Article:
John Leslie’s afterlife

I don’t get a chance to update this much as whenever I sit down at the computer, which is most of the day, my present circumstances dictate that I should be working, not typing for pure entertainment. But, as this is my online journal, I wanted to record my brief notes on a portion of one of my favourite books by one of my favourite philosophers, Defending Immortality by John Leslie.

Leslie says we have reason to anticipate an afterlife in at least one of the following forms:

1. As Einstein proved, the universe has a four dimensional existence. The past and future is every bit as real as the present since time is relative and there is no way for distant observers to agree upon a single “now”. Therefore, one who, to us, has lived or will live, is living now from the point of view of some observers (potential or actual).

2. Leslie spends most of his efforts presenting his case for the origin of existence, suggesting it lies in the reality of a creatively effectual ethical requirement. I believe he argues his case successfully. The result is that the best way to conceive of the cosmos is as the thoughts of a “divine mind”. We then are the complex thoughts of God, who considers our lives worth thinking about in intricate detail. Leslie suggests that, having thought through our lives to our deaths, God may very well consider it equally worthwhile thinking about an afterlife for us.

3. Leslie’s third option is based on the premise of the existential unity of the cosmos. If we consider ourselves to be the same being over time, despite important changes to our physical and psychological makeup (the body replaces its cells, the psyche undergoes personality changes), then why can’t we think of surviving our death in that the container of our thought patterns, this cosmic existential unity, continues to exist?

While all his scenarios have merit, and are not mutually exclusive, I pick door #2. Now back to work.

Would brothers be

Sacrament Meeting talk delivered in New Glasgow on 21 November 2010.

A recent sociological study entitled American Grace: How Religion Divides and Unites Us had some particularly interesting findings. I am going to quote a passage from the report of the study.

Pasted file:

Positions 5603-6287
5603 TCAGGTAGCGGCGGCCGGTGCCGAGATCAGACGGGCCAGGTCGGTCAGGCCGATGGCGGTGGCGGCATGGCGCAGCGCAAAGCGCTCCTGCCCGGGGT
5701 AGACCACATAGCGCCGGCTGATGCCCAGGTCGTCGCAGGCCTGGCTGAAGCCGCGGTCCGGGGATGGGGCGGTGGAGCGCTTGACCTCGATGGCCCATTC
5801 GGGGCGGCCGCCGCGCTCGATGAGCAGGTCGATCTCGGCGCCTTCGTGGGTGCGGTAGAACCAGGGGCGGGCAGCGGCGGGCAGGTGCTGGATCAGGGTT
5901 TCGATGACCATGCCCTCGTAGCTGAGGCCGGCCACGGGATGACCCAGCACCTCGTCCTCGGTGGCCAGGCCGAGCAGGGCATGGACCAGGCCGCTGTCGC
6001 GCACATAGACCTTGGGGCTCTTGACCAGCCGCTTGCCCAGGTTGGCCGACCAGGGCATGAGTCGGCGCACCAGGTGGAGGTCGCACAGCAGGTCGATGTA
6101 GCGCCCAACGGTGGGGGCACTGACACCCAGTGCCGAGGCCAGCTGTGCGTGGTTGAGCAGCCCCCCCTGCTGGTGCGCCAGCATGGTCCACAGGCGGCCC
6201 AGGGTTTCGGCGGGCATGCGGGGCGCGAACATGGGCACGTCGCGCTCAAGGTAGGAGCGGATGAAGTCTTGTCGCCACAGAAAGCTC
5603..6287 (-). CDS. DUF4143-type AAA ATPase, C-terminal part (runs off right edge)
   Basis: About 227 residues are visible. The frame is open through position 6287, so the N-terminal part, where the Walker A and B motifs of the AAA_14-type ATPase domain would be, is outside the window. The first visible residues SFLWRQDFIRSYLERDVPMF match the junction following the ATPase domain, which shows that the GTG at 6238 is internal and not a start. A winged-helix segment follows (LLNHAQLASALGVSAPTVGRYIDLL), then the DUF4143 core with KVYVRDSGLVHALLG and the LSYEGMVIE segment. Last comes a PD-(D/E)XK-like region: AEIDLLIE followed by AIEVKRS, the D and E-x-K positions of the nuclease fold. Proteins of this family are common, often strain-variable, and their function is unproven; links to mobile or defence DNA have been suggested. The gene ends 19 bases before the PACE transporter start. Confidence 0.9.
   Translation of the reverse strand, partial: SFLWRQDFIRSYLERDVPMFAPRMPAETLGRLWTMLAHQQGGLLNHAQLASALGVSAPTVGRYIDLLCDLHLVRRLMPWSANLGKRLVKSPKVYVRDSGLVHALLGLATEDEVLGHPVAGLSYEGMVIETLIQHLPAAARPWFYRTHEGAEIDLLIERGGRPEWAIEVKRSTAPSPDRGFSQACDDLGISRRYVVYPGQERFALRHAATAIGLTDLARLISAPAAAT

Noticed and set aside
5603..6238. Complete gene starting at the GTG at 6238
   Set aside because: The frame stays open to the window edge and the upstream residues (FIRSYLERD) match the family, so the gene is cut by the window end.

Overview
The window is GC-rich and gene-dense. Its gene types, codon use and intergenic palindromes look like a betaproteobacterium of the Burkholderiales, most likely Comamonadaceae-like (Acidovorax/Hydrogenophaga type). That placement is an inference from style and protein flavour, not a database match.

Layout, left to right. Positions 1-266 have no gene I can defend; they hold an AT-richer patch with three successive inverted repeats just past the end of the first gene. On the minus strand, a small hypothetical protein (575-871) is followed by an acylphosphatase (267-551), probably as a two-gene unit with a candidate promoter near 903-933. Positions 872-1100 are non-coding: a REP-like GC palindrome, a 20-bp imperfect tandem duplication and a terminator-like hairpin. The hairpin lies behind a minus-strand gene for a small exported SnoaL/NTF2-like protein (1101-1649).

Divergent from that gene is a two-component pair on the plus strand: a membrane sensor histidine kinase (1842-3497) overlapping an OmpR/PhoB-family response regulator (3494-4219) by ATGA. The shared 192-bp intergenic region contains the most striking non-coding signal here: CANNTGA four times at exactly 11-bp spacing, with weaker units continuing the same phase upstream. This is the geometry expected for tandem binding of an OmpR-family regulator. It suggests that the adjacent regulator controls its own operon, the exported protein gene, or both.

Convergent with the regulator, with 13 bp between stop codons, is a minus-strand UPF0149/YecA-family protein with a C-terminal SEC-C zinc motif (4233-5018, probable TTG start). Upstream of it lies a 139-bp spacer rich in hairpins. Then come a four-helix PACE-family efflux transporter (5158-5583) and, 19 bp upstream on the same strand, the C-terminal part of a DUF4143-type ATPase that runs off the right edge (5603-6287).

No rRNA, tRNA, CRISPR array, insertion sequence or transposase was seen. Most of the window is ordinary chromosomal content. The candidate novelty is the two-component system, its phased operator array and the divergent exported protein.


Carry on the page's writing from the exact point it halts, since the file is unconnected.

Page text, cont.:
The study … reports that Mormons are among those most friendly toward those of other faiths. …While data suggest that Mormons are among those viewed least positively by many American religious groups, they themselves hold relatively positive views toward members of other faiths, including those outside of Christianity.

Of all American faiths, Mormons are most likely to affirm that there is a “true” faith. However, in what might seem a paradox to those unfamiliar with Mormonism, study data also indicate that while many Mormons believe that there is a “true” religion, Mormons are also the most convinced of any group that those outside their faith — including non-Christians — can “go to heaven” or gain salvation. While this belief is general among American believers, it is, according to the study, strongest among Latter-day Saints.

It should come as no surprise to anyone familiar with our doctrine that we hold two superficially inconsistent beliefs. First, that the Church of Jesus Christ of Latter-day Saints is the single true and living church upon the face of the earth; and second, that even those who die without sharing our faith may yet gain eternal salvation.

When we see, hear, touch, smell or taste something we believe that what we have thus perceived is real. Everyone is aware of illusions and other tricks which can fool us from time to time but by and large these are exceptions and, in the absence of reasons to doubt, we accept the evidence of our senses as positive proof. In other words, usually “seeing is believing”.

Now what about the time we do not see or hear for ourselves but only hear about something from someone else who claims to have witnessed it. This happens so often, and the information we obtain in this manner is so often, so valuable that it is entirely reasonable for us to accept the testimony of others and to act on the assumption that there testimony is true.

Again there are exceptions. When someone with a history of lying or exaggerating speaks we take it with a grain of salt. When someone with something to gain by persuading us speaks, prudence requires that we get a second opinion before taking action. However, when someone tells us something, even though it may cause him harm, we take it seriously. When that person has lead an exemplay life and sticks to his story to his dying breath, we have cause to believe the story is true.